Sure, it was time to crown the No. 1 actress of the past decade with a Golden Boy. And it fortunately gave us a reprieve from Roberts’ acting for most of the ’00s. But Burstyn’s performance is nothing short of phenomenal. She never overacts, but draws us into her psychosis, making us as terrified of her own empty apartment as she is.
Not even nominated: Gwyneth Paltrow, Bounce
The underrated Bounce, one of the few movies to get a good performance out of Ben Affleck, featured heartbreaking work from Oscar winner Paltrow as a grieving widow unsure of how to move on after her husband’s death. As it was a weak year, few lead actresses got standout roles.
Should have won: Dafoe
Sure, del Toro is a great actor and I have nothing against his performance as a straight arrow amongst corrupt cops and DEA agents. But Dafoe was much more colorful as a bloodthirsty variation on Max Schreck. And I’d much rather live in a world where Dafoe has an Oscar but del Toro doesn’t, instead of the other way around.
Not even nominated: Gary Oldman, The Contender
Should have won: Hudson
Or Frances McDormand. Both gave key performances in the year’s best film. But perhaps if Kate Hudson had won for her breakthrough role, she would have chosen a different path. She might have continued to make quality films instead of the indistinguishable romantic comedies she currently stars in on a regular basis.
Not even nominated: Jennifer Connelly, Requiem for a Dream
Sure, she won a much-deserved Oscar the following year (even though it was in the wrong category) but her work as the drug addict who turns to prostitution goes beyond any Hollywood clichés. Her Marion has no heart of gold, only emptiness.
BEST ORIGINAL SCREENPLAY
Cameron Crowe, Almost Famous
David Franzoni and John Logan and William Nicholson, Gladiator
Susannah Grant, Erin Brockovich
Lee Hall, Billy Elliot
Kenneth Longeran, You Can Count on Me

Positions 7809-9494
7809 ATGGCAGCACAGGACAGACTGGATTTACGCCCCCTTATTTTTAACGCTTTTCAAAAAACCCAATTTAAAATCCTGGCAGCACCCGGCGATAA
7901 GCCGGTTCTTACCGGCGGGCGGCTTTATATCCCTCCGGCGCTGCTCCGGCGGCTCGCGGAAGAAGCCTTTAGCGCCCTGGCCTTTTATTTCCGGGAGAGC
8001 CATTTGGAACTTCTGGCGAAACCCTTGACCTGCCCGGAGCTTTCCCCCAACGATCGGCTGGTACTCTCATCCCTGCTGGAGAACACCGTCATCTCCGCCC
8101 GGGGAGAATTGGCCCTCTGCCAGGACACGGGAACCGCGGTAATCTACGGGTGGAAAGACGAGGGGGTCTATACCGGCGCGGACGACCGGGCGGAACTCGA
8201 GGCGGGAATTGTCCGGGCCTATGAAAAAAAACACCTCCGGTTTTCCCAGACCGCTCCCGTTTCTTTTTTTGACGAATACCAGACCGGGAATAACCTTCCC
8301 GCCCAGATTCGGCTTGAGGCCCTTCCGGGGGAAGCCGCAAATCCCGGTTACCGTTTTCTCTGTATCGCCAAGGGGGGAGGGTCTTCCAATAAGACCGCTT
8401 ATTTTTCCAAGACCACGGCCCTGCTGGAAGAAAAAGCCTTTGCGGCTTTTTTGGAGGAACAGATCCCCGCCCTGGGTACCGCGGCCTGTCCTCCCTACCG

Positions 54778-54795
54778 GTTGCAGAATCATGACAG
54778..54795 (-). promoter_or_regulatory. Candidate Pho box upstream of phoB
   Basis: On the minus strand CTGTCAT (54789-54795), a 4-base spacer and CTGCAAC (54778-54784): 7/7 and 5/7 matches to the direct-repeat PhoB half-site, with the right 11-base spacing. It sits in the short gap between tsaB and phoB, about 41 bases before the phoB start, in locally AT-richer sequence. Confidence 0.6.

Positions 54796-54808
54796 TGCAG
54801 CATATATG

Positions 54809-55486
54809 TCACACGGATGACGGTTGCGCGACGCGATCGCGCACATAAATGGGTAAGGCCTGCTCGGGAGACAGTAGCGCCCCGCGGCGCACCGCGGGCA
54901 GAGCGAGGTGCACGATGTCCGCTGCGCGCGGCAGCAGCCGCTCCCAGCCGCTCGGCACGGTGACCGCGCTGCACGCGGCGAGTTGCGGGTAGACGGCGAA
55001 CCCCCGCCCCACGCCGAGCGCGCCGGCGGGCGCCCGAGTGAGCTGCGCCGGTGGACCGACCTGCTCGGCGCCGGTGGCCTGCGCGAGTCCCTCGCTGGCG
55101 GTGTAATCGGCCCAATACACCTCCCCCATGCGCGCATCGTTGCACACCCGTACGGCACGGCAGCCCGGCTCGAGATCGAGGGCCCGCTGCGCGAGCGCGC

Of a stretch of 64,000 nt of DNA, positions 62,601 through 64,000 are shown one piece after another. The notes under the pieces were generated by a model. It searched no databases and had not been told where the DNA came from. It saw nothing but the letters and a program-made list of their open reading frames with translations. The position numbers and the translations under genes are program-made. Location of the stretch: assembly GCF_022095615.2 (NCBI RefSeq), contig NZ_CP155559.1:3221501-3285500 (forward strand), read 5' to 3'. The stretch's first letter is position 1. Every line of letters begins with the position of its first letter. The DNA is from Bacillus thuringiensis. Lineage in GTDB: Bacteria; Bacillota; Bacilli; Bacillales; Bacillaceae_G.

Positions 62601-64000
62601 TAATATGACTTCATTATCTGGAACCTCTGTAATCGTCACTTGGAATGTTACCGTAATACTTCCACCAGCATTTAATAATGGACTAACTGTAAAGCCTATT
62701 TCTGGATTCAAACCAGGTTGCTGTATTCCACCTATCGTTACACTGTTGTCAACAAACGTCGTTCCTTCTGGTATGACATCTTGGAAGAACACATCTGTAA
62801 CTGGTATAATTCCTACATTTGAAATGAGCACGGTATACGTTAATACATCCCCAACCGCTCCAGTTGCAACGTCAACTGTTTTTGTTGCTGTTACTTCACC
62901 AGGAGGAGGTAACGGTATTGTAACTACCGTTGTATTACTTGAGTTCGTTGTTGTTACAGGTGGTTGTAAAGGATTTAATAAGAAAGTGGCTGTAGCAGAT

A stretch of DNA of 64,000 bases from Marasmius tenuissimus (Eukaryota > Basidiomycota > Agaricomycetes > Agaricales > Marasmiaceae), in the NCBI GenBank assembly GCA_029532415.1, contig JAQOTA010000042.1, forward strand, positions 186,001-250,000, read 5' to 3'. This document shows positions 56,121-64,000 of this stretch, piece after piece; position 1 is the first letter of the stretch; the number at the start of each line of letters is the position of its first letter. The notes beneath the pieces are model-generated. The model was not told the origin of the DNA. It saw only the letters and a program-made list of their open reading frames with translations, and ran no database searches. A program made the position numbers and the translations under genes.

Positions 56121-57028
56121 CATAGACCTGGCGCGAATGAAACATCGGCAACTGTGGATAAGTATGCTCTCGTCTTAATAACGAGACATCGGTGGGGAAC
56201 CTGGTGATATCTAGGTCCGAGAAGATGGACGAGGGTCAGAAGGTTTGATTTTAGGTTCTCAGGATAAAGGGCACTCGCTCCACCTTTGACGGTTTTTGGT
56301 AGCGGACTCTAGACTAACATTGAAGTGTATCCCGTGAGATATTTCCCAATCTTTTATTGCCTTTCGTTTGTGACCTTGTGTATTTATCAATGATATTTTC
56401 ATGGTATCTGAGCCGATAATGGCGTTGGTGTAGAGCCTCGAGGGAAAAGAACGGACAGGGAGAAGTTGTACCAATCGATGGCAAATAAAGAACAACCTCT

Should have won: No complaints here. This was one award they got right.
Not even nominated: David Mamet, State and Main
To me, Mamet’s best work is this inside Hollywood script about a troubled production. Much of the laughs belong to the cast’s impeccable timing, but it all starts with Mamet’s peerless wit.
BEST ADAPTED SCREENPLAY
Joel & Ethan Coen, O Brother, Where Art Thou?
Stephen Gaghan, Traffic
Robert Nelson Jacobs, Chocolat
Steve Kloves, Wonder Boys
Hui-Ling Wang and James Schamus and Kuo Jung Tsai, Crouching Tiger, Hidden Dragon
Should have won: the Coens
While Gaghan did have a challenge in adapting the British miniseries into a two-and-a-half-hour American film, its narrative structure–which helped popularized the “hyperlink” film, as Roger Ebert calls it–is more impressive than its dialogue. The Coens, however, took an ancient Greek poem and turned it into a Southern Gothic comedy masterpiece.
Not even nominated: D.V. DiVincentis & Steve Pink & John Cusack and Scott Rosenberg, High Fidelity
The sharpest script of the last decade didn’t get so much as a thank you. The writing team did more than just move the setting from London to Chicago; they took the whole of nerdy male American experience and crafted a film that perfectly captured what it’s like to be a music snob with a love life in the crapper.